Three decades ago, a skinny climber, a kid, walked into the Straight Up climbing hold warehouse in Boulder, CO, pestering the owner for a job as a shaper. He kept haunting the joint until the owner gave him a job and stuck him in a dusty corner of the warehouse. All these years later, that kid has built the legacy of the greatest hold shaper to ever take sandpaper to foam.
Ian Powell began climbing in Waco, TX, eventually moving to Boulder to be closer to the mecca. Once in the door with Straight Up, Ian would spend the next thirty years redefining what being a shaper means. He started e-Grips with Ty Foose, revolutionized the industry by shaping urethane holds, became the first to weave artistic renditions of stone texture onto the holds. His Kilter board features the first glowing holds on a training board. Texture kept him awake at night. He was obsessed.
Ian stepped away from shaping and setting in the early 2000s, eager to delve back into fine art. After a bit of hustling, his sculptures began bringing in tens of thousands of dollars, with one piece selling for over $300,000. He was in an entirely different reality. Along with the money, the first of his life, came a cocaine habit. Within ten years he’d find himself living on the streets of Denver, homeless and freezing, a monster habit drilling him into the ground like a screw. He’d end up in prison for credit card fraud, the least violent and most impersonal way to fund the drugs that were entirely dismantling his life.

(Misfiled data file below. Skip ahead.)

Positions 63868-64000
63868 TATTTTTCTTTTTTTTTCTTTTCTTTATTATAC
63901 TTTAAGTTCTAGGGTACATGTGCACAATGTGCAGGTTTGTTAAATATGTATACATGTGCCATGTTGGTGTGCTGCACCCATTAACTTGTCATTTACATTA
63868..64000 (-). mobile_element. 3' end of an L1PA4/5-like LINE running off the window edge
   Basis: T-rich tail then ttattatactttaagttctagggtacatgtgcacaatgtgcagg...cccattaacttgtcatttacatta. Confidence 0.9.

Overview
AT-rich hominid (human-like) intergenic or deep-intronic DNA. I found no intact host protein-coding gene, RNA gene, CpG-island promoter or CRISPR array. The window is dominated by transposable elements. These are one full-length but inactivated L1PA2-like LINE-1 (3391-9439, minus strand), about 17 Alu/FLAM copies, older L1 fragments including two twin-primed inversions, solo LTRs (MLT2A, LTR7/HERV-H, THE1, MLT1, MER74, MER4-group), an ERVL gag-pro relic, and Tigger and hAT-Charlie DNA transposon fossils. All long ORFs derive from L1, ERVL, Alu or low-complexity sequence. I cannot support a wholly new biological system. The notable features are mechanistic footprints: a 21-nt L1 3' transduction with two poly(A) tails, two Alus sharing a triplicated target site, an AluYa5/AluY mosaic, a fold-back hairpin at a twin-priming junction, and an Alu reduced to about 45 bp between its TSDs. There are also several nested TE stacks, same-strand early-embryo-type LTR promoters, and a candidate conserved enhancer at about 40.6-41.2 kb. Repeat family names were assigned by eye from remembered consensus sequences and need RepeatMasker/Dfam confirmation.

He shot out of prison focused. He’d been sober since the moment his ass hit the bunk. Working behind the walls of the Spot Gym in Boulder, Ian began assembling what would soon become Kilter Grips. Today, after continued innovation and steady growth, Kilter is one the largest and most well-respected hold companies on the planet.
I’d be remiss if I didn’t gird Ian’s story with a couple features and interviews. First off, Caroline Treadway’s magnificent feature of Ian in Rock and Ice blew my mind. It is the most definitive piece on Ian out there. Next, ClimbTalk did an interview with Ian and Clark Shelk (you know, the inventor of the crash pad, Cordless, yadda yadda), which really delves into some of Ian’s thoughts about climbing, the industry, and addiction.
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Perpetually thankful to Ryne Doughty for the tunes.